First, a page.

Bank of Ireland warns full-year loan fees to hit € 1.3 billion
The Bank of Ireland on Wednesday warned it would report a full-year loan loss impairment charge of € 1.1 billion to € 1.3 billion as it grapples with the fallout from the Covid-19 crisis .
The bank decided to recognize most of the provisions during the first half, with 937 million euros provisioned over the period, well above analysts’ expectations, bringing it down to a pre-tax loss of 669 million euros .
The company also said it expected a 30% drop in new loan volumes this year, with business revenues down 20 to 30%. The forecast marks an improvement over what the Bank of Ireland anticipated in May, when it predicted that new lending volumes could drop by as much as 50% this year and business volumes could drop to as low as 40%. %.
“Our outlook is cautiously more optimistic than our first quarter business update, resulting in a revised outlook for the remainder of 2020 in terms of new loans and business income,” said Managing Director Francesca McDonagh. “We remain committed to continuing to support our customers and help restart the economy in the times to come. “
The bank’s shares rose 7.8% to € 1.98 in Dublin.
The Bank of Ireland said in February, ahead of the Covid-19 crisis, that it planned to find an additional € 50m in cost reductions by 2021 – on top of the € 200m in planned savings. over three years until the end of next year. – reduce its operating costs to 1.65 billion euros while it was grappling with ultra-low interest rates and moderate loan growth.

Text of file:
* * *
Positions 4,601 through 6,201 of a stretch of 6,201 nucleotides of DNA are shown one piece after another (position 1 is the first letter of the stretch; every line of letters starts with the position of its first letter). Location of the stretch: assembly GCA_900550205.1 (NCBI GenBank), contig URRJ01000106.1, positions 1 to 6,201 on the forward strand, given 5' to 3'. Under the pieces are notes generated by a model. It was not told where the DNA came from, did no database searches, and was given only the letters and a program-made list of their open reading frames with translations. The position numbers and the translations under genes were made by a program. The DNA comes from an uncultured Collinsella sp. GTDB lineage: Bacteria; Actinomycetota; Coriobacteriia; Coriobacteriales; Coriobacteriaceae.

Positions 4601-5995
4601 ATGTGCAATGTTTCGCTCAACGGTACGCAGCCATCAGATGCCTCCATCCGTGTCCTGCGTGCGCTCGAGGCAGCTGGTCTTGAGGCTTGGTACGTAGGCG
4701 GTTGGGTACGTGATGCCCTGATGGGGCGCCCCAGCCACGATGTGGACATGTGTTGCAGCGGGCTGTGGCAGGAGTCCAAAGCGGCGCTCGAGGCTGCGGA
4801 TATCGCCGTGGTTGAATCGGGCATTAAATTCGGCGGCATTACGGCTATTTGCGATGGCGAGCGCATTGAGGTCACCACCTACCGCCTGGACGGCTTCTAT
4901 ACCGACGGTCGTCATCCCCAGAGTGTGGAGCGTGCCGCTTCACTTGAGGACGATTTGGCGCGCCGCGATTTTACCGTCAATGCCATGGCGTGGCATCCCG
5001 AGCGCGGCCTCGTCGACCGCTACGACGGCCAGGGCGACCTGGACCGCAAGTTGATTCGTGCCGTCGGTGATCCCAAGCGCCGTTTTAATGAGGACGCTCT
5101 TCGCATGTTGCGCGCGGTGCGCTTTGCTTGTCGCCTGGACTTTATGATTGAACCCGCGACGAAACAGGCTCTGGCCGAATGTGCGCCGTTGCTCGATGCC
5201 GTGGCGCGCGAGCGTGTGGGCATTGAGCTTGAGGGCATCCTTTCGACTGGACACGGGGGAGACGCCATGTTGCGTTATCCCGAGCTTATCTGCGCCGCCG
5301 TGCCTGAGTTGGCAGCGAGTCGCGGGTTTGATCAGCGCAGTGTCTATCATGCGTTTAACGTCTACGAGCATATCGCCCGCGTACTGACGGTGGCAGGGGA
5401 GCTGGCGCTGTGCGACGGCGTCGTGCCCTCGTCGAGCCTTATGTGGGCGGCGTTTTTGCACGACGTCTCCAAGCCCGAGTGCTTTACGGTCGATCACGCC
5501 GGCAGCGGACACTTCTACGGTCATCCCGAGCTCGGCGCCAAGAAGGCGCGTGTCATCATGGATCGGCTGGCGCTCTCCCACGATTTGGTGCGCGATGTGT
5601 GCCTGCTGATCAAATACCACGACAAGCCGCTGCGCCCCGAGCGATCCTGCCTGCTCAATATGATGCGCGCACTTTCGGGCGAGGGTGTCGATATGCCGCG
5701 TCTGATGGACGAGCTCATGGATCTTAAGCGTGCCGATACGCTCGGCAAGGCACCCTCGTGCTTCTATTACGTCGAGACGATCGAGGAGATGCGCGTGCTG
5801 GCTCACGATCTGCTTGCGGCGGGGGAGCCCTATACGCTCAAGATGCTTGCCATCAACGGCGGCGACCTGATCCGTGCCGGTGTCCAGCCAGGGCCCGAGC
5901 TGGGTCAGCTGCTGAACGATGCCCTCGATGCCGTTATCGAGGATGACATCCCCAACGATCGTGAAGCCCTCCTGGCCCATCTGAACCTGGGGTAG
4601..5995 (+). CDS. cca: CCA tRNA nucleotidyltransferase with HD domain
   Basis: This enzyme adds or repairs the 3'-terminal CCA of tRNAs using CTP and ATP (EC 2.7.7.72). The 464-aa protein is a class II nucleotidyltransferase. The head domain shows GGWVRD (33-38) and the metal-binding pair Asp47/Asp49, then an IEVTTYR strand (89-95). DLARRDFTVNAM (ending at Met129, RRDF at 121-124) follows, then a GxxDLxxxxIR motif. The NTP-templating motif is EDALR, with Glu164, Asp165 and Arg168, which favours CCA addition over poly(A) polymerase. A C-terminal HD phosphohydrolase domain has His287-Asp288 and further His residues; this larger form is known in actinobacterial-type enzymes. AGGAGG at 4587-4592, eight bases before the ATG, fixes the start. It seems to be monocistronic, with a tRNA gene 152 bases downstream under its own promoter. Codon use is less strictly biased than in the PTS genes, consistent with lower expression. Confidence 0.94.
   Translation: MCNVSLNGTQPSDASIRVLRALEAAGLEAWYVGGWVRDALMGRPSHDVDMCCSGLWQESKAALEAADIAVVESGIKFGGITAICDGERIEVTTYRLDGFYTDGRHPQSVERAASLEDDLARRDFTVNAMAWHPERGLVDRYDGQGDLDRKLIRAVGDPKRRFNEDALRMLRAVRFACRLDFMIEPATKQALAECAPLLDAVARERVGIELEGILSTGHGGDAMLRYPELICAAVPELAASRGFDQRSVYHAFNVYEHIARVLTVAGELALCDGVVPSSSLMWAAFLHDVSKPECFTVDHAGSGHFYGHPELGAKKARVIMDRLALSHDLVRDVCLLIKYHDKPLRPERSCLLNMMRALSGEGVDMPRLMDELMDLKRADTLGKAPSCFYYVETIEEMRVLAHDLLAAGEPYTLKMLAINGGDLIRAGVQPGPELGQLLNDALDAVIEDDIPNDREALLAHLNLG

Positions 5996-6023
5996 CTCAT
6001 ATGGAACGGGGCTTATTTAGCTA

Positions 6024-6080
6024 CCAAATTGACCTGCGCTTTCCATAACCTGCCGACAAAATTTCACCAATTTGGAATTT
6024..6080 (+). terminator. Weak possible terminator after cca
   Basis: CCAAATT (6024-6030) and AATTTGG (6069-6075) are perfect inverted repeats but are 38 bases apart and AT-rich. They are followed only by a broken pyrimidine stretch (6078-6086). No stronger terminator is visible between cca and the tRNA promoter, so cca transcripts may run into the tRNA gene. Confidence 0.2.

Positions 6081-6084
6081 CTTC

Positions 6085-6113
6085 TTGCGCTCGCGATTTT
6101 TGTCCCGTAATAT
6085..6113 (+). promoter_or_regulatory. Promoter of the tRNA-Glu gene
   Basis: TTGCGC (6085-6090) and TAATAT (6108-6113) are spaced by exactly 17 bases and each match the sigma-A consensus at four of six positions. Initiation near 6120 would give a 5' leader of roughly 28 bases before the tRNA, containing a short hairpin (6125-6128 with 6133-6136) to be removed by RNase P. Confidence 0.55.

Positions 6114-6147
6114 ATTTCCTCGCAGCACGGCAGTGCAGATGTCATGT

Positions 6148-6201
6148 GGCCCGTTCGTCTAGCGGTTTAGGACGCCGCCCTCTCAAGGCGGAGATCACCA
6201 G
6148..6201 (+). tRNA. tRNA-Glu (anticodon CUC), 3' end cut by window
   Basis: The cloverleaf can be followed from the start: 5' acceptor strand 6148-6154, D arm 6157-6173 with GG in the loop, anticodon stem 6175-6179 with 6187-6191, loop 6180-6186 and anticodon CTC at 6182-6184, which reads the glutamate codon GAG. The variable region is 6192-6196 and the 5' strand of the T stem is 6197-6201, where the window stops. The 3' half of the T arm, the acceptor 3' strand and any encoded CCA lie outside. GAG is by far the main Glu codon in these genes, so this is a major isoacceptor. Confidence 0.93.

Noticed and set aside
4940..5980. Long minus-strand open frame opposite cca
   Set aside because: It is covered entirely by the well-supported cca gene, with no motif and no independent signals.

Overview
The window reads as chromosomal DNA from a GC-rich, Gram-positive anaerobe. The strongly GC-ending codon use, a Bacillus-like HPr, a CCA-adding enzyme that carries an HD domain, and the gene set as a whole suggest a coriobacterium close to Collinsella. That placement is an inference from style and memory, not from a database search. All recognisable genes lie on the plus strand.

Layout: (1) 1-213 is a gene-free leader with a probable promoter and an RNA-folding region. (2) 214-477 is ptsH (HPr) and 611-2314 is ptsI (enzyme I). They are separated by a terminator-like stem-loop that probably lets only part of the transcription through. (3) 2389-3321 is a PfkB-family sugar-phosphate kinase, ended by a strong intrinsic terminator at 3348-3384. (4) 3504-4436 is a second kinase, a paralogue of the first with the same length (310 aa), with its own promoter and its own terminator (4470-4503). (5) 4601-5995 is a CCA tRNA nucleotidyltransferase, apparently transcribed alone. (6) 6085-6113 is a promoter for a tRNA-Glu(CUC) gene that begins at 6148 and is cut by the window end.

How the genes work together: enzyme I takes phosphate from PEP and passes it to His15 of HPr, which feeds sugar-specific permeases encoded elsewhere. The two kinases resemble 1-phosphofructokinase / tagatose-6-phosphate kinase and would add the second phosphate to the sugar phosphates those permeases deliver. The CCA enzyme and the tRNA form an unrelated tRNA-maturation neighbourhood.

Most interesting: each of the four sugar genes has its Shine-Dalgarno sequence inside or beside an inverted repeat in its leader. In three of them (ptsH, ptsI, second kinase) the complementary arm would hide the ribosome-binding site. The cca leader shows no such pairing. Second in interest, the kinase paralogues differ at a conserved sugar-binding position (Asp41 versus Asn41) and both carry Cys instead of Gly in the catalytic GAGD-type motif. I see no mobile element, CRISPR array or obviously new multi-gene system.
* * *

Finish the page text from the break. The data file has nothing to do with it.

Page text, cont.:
The bank revealed on Wednesday that it plans to reduce the size of its workforce from more than 1,400 people to less than 9,000 in the coming years.
Ms McDonagh also said the lender plans to apply negative rates to small and medium-sized businesses on deposits over 2.5 million euros.
The move comes nearly a week after it emerged that the bank wrote to 14 major pension companies telling them it would charge 0.65% interest on their cash deposits, which amount to average at 100 million euros.
Banks cannot indefinitely absorb the cost of negative rates applied since 2014 by the European Central Bank on excess deposits it accepts from them as part of efforts to encourage lending to the economy, McDonagh said. . The group has been invoicing deposits to large institutional and corporate clients since 2016. Deposits placed with the ECB carry a negative interest rate of up to -0.5%.
Meanwhile, the bank expects its Common Equity Tier 1, a measure of reserves to cope with a shock loss that stood at 13.6% at the end of June, remain above its target of 13.5% this year as dividends are not expected. .
Bank of Ireland has granted more than 100,000 payment interruptions to customers in the Republic and the UK amid the coronavirus crisis. Some 54 percent of Irish mortgage borrowers and 62 percent of commercial borrowers have chosen to extend payment breaks from three to six months.